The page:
Diabetes is associated with accelerated atherosclerosis and macrovascular complications are a major cause of morbidity and mortality in this disease. Although our understanding of vascular pathology has lately greatly improved, the mechanism(s) underlying enhanced atherosclerosis in diabetes remain unclear. Endothelial cell dysfunction is emerging as a key component in the pathophysiology of cardiovascular abnormalities associated with diabetes. Although it has been established that endothelium plays a critical role in overall homeostasis of the vessels, vascular smooth muscle cells (vSMC) in the arterial intima have a relevant part in the development of atherosclerosis in diabetes. However, high glucose induced alterations in vSMC behaviour are not fully characterized. Several studies have reported that impaired nitric oxide (NO) synthesis and/or actions are often present in diabetes and endothelial dysfunction. Furthermore, although endothelial cells are by far the main site of vascular NO synthesis, vSMC do express nitric oxyde synthases (NOSs) and NO synthesis in vSMC might be important in vessel's function. Although it is known that vSMC contribute to vascular pathology in diabetes by their change from a quiescent state to an activated proliferative and migratory phenotype (termed phenotypic modulation), whether this altered phenotypic modulation might also involve alterations in the nitrergic systems is still controversial. Our recent data indicate that, in vivo, chronic hyperglycemia might induce an increased number of vSMC proliferative clones which persist in culture and are associated with increased eNOS expression and activity. However, upregulation of eNOS and increased NO synthesis occur in the presence of a marked concomitant increase of O2- production. Since NO bioavailabilty might not be increased in high glucose stimulated vSMC, it is tempting to hypothesize that the proliferative phenotype observed in cells from diabetic rats is associated with a redox imbalance responsible quenching and/or trapping of NO, with the consequent loss of its biological activity. This might provide new insight on the mechanisms responsible for accelerated atherosclerosis in diabetes.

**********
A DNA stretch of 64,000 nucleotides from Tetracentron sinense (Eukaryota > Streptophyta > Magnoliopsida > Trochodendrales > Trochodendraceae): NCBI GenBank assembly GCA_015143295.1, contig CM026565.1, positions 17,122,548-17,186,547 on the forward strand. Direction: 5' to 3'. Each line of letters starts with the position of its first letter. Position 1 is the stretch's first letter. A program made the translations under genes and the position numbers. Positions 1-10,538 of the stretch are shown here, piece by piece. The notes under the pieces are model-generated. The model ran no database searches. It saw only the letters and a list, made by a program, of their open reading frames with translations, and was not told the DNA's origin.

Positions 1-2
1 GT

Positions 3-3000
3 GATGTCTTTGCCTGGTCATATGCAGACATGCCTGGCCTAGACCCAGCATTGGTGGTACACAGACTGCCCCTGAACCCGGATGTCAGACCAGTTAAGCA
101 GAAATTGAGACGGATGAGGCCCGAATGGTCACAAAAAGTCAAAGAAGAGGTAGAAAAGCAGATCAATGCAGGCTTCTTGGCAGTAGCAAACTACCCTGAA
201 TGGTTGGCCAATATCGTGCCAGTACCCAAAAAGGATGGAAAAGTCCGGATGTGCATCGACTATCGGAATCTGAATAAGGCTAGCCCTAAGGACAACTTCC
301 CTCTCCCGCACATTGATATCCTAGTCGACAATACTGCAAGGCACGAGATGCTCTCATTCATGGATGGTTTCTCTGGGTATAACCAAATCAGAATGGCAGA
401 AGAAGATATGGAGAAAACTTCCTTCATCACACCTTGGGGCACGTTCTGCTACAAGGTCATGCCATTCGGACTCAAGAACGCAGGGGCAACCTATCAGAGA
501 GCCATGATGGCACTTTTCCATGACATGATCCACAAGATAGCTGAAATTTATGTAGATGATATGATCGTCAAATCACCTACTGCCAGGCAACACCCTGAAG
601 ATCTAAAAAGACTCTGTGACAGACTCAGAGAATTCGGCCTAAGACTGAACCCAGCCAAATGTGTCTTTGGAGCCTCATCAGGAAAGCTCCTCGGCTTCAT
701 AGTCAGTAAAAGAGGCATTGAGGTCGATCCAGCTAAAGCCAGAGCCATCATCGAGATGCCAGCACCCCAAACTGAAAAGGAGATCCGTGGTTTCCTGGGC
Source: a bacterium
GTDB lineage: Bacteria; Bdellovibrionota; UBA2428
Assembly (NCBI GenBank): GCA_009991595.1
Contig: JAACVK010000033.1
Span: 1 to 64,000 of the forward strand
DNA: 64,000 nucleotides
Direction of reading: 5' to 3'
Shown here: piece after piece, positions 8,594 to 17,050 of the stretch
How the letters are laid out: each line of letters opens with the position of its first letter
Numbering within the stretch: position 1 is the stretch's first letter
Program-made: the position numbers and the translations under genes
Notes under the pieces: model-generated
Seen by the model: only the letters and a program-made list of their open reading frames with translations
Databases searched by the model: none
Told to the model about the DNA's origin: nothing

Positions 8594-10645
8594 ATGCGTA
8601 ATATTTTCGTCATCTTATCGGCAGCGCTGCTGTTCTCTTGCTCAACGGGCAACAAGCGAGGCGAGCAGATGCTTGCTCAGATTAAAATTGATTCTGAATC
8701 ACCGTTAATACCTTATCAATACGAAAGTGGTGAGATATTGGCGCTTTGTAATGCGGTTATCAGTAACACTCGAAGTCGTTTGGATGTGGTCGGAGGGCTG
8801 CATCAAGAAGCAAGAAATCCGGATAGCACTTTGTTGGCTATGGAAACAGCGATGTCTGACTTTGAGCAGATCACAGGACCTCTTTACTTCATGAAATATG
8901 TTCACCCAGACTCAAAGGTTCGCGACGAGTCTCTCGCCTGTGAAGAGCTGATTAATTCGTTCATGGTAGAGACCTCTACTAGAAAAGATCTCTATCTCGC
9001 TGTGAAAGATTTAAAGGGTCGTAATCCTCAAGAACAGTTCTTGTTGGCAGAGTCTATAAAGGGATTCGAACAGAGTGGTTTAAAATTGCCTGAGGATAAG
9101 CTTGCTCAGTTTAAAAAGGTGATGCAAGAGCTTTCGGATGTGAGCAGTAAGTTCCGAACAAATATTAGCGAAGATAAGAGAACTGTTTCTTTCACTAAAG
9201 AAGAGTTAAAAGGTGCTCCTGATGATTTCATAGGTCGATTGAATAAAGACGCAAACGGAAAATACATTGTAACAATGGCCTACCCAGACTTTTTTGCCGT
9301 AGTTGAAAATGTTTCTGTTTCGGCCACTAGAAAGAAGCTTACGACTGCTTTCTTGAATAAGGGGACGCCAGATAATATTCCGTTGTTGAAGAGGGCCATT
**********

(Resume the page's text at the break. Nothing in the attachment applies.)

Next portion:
- Nitric oxide
ASJC Scopus subject areas
- Endocrinology, Diabetes and Metabolism